A power analysis of a transforming marine community around oil transshipment at St. Eustatius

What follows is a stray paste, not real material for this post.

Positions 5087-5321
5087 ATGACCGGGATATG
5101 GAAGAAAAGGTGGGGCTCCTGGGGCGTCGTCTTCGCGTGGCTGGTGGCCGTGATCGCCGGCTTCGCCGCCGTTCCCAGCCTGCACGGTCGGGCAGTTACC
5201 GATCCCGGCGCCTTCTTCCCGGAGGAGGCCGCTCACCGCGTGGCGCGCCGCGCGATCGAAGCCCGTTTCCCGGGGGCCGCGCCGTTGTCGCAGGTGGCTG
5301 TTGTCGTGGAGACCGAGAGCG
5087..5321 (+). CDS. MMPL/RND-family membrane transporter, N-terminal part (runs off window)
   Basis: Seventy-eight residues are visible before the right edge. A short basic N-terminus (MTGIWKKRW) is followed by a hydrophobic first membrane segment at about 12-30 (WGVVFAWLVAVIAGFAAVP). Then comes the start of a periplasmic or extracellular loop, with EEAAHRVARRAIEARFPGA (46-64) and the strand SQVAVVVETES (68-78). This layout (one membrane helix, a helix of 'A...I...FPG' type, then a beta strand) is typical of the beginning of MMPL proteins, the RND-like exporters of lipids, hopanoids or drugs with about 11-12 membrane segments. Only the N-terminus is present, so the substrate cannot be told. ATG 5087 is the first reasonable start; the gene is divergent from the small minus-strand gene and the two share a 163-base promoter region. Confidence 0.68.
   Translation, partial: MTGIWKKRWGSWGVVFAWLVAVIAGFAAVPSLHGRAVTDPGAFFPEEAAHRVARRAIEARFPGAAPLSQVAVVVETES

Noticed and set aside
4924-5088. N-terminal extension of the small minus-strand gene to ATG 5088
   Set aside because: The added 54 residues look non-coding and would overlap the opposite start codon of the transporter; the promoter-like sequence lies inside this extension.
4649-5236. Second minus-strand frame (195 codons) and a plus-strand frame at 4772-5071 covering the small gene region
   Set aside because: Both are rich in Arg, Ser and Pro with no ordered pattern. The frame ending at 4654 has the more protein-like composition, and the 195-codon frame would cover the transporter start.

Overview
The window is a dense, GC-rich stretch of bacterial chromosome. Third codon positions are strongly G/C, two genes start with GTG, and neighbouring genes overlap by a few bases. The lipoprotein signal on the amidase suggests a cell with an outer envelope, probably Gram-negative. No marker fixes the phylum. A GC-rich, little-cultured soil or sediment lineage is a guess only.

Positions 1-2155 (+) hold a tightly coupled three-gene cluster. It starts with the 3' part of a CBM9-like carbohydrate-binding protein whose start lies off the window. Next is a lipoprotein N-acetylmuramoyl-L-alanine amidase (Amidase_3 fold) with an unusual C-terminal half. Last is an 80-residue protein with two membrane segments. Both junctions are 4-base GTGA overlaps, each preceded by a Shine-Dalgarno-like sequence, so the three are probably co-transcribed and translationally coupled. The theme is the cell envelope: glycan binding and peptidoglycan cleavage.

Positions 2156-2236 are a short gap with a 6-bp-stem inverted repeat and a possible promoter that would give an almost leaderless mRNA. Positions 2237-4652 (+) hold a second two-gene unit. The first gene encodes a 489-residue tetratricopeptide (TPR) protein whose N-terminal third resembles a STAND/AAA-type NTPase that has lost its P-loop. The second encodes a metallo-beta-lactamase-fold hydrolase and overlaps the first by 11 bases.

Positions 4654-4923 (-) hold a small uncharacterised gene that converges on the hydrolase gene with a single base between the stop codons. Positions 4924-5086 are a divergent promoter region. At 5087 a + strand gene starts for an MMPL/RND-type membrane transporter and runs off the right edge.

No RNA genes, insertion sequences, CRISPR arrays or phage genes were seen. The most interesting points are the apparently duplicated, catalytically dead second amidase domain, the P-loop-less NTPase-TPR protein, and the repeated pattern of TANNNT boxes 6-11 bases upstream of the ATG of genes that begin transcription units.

The strategic location of small islands in the Caribbean, close to the United States of America (USA), and their historical trade roots as former colonies of Europe make them an interesting business environment. Small islands' eagerness for economic development and their limited governance capacity often result in an unequal relationship between multinational private parties and small islands' policy actors, especially in regard to environmental management. This is also observed at St. Eustatius, a small Caribbean island that hosts a crucial oil storage and transshipment terminal that compromises the environmental state of the small island. However, in 2010, St. Eustatius (Statia) became part of the Netherlands, which significantly changed the responsibilities related to environmental management. Bringing the environmental state back in reversed existing power relations. To analyze these changing power dynamics, we apply the new social scientific concept of marine community, which encompasses a user community and a policy community and shows the different interests and power dynamics within and between them. While governance of the oil terminal used to be determined by structural power in the user community on behalf of NuStar, it currently relies on the structural power of the Dutch Ministry of Infrastructure and Environment (I&E) in the policy community. In theory, structural power to bring the environmental state back in would be beneficial for governance. In practice, however, this is challenging because a small island environmental state is different from the environmental state in countries in Western societies. Although the Dutch Ministry has structural power, the way it relates to others (dispositional power) and uses resources (relational power) should be better adapted to the needs and characteristics of small island environmental states such as Statia.